Tuesday, May 8, 2012

Drag Princess postmortem

I am going to take a moment and write a huge block of text. No pictures or animations this time :(
The purpose of this mess of what will probably be rambling nonsense, is to explain my intent and review my process for the good and bad. Hopefully if you find yourself in a similar position you might find some things insightful or at the very least know that you're not alone in dealing with these things.

This project began with the ambitions to finally be directed by someone. I'd come to the conclusion that I'm not the world's best director and from experience this was rather problematic in creating little animation tests. No matter how simple I try and do a test and I hope that a broader story context and all that can be forgotten about and I can just try and animate a character and hang it all on some fun movement, my critiques always first fall on those exact things, because they inform the acting which gives the shot more believability. The hook of nice animation isn't enough to hang a test on. Ask anyone and they'll tell you that strong animation can only cover up so much and you need strong direction and story to have the complete package. This becomes difficult when you're dealing with just 10 seconds or so and your job is to have specific characters existing in a specific moment that is a complete story.

I often find myself in the predicament where I have an idea, I've brain stormed with with friends and think I'm on a good path, my first thumbnails or super rough blocking isn't enough to sell what I'm trying to do, so real critique of my choices doesn't tend to come in until I've finished a first pass of spline work at which point rewriting things becomes much more difficult and unless you just start over, the piece end up very unfocused anyway because you've taken this jumble of ideas from a bunch of people and cobbled it together in hopes of having ONE piece, but that's rarely the result for me.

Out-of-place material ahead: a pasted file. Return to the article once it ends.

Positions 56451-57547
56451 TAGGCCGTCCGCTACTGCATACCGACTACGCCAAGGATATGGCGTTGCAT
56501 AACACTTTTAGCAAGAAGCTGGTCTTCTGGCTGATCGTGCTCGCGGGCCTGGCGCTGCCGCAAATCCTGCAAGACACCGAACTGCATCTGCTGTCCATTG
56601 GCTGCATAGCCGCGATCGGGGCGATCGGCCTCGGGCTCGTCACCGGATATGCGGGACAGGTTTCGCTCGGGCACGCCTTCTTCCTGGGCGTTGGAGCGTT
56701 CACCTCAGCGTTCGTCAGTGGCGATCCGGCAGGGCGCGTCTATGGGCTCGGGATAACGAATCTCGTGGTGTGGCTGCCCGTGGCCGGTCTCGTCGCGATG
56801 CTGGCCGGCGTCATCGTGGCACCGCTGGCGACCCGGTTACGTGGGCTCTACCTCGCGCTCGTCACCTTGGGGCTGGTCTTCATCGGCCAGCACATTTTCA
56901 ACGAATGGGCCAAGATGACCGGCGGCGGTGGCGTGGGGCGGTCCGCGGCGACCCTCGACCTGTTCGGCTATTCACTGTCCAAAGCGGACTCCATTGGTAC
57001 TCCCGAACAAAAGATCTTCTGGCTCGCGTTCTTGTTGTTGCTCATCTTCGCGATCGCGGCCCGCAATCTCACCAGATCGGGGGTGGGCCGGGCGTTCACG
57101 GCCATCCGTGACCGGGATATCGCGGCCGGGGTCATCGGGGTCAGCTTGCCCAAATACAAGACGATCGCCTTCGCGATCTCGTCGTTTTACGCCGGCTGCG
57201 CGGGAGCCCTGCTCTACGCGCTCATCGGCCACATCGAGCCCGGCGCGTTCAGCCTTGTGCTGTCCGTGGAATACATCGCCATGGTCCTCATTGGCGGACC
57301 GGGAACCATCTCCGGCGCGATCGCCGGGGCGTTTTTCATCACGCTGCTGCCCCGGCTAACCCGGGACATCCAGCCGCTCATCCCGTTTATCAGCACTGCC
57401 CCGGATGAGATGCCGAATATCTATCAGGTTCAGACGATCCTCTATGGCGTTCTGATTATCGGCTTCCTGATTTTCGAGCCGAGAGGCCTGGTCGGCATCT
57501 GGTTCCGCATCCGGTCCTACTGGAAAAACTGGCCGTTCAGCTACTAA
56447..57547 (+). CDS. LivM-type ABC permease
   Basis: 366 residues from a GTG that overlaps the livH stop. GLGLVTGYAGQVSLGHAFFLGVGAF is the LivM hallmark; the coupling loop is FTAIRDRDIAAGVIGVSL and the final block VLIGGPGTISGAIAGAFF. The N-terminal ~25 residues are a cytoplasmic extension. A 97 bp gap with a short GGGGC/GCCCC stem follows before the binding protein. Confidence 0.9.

To remedy this, I went to my good friend Aurora Gordon (www.auroragordon.com). She is both a live-action director and former actor. Any time I have shown her my tests, she always gives me a critique as if she were the director directing an actor. Her comments are always very legitimate but often require reworking huge sections or just simply restarting to take it to that level. I figured if I could go to her first, I could circumvent that artistic punch in the gut and be on the right track from the beginning. Then I figured, hell, if she's willing to direct me on this, why not take it further and have it be her idea from the beginning, so it's something I know  she's 100% behind.

The first and biggest problem I faced was just that. It was her idea and our sensibilities aren't exactly the same, so when she approached me with this idea I was rather hesitant, and she noticed. One thing I need to work on is the old improv thing of 'yes and', and not second guess things. Even being hesitant, I knew however that she had a good idea and I trusted her, no matter how much I would have never chosen this clip/idea to do on my own. She gave me a full breakdown of the two characters and how they would act and their movement styles.